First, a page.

3)  Expect federal regulation in crowdfunding to expand.  Crowdfunding is not a U.S. phenomenon.  Its roots are in European markets, specifically the U.K., where crowdfunding has been operating since the 1990s.  All of these crowdfunding markets within the U.S. and abroad struggle to determine what is the appropriate level of regulation.  Part of the rationale for the JOBS Act was to de-regulate the small business market so startups could grow without stifling regulations.  However, as crowdfunding grows into a multi-billion dollar market, startups should expect further regulations from the SEC and other agencies such as the FTC.  However, not all regulation stifles the growth of online promotions.  In March 2015 the SEC introduced one such regulation, frequently referred to as Regulation A+, which allows organizations to use online campaigns to gauge interest in potential projects without collecting any capital.  This effectively allows organizations to compile information on investors prior to creating a formal capital campaign.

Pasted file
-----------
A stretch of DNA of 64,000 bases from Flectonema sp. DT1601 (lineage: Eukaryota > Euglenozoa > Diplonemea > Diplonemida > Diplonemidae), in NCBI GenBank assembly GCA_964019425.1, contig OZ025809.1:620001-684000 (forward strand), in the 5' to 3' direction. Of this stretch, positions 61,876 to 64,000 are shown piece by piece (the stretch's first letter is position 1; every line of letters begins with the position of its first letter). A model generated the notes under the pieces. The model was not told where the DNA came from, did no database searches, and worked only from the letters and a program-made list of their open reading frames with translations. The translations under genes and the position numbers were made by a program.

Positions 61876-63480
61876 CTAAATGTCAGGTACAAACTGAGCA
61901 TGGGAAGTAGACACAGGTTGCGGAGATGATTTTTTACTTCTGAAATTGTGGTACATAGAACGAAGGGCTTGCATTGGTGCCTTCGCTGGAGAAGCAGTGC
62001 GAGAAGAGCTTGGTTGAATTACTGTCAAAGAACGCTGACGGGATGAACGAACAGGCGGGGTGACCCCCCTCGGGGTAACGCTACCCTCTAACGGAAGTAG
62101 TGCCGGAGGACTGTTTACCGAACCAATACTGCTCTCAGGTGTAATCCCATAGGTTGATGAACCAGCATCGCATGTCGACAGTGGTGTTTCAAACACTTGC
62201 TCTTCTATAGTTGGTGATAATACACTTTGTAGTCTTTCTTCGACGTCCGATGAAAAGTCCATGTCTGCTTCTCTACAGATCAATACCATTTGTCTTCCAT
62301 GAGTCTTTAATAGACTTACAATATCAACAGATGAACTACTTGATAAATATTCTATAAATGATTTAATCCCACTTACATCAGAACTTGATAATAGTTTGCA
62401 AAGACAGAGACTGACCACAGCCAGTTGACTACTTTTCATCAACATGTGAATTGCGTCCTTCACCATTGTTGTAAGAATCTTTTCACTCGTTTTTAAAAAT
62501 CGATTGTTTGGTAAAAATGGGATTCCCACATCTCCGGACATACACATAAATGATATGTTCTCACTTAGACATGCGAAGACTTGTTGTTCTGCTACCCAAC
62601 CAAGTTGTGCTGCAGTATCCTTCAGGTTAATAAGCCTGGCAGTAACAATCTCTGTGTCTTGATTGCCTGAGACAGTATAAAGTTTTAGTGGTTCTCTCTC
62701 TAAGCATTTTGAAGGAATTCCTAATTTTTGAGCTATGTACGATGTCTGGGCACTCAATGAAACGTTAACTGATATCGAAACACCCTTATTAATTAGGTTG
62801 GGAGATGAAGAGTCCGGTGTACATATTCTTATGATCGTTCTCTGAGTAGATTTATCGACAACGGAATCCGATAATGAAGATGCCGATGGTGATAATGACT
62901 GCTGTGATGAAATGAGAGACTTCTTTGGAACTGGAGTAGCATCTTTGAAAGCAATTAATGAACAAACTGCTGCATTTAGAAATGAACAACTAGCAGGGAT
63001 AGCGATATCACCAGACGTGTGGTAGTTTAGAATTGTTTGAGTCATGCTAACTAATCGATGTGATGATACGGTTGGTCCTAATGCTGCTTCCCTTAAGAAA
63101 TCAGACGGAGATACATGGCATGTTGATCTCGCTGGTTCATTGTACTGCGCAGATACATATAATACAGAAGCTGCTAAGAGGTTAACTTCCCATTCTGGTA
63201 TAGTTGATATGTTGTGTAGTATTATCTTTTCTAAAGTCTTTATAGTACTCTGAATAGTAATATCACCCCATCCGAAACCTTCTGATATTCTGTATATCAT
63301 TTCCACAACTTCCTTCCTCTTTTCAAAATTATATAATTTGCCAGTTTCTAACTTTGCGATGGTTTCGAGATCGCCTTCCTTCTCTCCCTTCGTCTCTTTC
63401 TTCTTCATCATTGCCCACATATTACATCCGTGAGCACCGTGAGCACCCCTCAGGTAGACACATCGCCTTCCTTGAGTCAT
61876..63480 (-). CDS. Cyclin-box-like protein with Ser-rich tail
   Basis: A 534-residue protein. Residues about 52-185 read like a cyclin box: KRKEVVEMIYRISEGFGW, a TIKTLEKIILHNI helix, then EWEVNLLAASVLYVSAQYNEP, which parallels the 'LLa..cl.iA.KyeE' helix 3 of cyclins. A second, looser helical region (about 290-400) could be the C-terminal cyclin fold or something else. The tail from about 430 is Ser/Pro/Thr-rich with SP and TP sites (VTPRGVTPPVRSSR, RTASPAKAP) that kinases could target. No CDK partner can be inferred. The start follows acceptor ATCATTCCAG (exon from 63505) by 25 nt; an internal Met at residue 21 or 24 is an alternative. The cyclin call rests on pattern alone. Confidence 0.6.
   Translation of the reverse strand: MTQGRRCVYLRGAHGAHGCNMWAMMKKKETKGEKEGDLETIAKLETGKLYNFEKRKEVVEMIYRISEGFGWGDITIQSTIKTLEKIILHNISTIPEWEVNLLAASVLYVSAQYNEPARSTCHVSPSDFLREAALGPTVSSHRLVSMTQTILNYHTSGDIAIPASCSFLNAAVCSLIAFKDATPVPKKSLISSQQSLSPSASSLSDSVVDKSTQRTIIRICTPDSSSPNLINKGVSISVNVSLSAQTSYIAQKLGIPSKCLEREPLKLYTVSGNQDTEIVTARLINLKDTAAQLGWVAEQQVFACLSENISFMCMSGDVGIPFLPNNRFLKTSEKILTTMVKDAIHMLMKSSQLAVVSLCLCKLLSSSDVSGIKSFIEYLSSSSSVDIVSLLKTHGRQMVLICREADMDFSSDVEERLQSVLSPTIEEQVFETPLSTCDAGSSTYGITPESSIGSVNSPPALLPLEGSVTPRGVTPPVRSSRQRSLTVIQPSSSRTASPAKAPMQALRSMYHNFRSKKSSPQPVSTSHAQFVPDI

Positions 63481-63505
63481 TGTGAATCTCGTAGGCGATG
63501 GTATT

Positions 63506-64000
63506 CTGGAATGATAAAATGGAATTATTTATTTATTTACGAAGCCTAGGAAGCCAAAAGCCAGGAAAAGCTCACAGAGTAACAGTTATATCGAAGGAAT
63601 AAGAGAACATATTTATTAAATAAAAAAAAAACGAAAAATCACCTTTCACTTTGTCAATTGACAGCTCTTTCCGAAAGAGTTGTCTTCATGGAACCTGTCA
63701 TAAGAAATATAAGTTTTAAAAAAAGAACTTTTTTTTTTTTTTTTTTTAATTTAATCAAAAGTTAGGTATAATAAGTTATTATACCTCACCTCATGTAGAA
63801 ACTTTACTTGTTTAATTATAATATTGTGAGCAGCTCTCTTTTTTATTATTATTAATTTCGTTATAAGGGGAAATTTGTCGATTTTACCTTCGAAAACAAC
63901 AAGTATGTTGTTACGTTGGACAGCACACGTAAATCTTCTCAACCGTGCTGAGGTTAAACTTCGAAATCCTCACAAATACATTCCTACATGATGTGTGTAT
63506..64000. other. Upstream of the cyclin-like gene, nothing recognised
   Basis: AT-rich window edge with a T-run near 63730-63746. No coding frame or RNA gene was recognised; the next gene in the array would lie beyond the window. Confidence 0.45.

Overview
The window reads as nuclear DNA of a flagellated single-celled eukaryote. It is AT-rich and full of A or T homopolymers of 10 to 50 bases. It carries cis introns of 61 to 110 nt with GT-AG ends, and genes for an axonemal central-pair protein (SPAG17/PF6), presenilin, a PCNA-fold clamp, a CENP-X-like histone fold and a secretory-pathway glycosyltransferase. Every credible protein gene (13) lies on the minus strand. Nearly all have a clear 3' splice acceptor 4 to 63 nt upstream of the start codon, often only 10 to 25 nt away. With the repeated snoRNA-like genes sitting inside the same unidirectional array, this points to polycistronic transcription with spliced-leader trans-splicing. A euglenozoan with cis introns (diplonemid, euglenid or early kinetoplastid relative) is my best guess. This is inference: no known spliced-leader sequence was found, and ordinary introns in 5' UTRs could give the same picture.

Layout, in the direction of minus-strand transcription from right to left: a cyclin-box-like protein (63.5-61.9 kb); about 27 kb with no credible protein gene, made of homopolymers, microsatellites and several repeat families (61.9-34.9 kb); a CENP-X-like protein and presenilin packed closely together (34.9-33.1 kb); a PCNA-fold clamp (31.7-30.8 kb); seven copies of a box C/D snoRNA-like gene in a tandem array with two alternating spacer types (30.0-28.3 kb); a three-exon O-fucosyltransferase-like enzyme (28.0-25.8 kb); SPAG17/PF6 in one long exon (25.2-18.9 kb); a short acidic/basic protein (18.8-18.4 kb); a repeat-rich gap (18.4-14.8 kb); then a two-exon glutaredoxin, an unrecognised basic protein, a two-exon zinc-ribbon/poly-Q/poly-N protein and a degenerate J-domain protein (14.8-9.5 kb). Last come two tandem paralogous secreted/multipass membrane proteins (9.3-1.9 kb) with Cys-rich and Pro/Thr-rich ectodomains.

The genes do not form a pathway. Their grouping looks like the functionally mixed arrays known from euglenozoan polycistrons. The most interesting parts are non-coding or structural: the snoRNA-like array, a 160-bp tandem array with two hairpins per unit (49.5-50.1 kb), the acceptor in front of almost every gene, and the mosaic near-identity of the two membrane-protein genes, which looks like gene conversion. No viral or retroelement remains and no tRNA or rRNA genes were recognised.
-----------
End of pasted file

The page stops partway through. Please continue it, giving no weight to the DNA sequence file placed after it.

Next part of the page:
The growth of crowdfunding signals a new era in capitalizations of small businesses.  It represents a new type of financing for businesses as well as an opportunity for investors.  However, as the recent FTC case against The Forking Path shows, for-profit capital campaigns demonstrate the importance of effective and truthful promotional content.  Promotional material in online solicitation is a cornerstone of crowdfunding campaigns.  Public relations for startups is even more important now that previous restrictions on solicitation and promotions have been lifted under the JOBS Act.  However, the old adages of public relations such as transparency, relationship management, and image management are important for startups and crowdfunding.  Whether the PR done for these organizations is carried out by external professionals or internal personnel, it is important for practitioners to understand the emerging parameters affecting online capital campaigns.  This represents a new challenge and opportunity within public relations.

Cayce Myers, Ph.D., LL.M., J.D. is the legal research editor for the Institute for Public Relations.  He is an assistant professor at Virginia Tech’s department of communication where he teaches public relations. Follow him on Twitter @caycemyers.

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Heidy Modarelli handles Growth & Marketing for IPR. She has previously written for Entrepreneur, TechCrunch, The Next Web, and VentureBeat.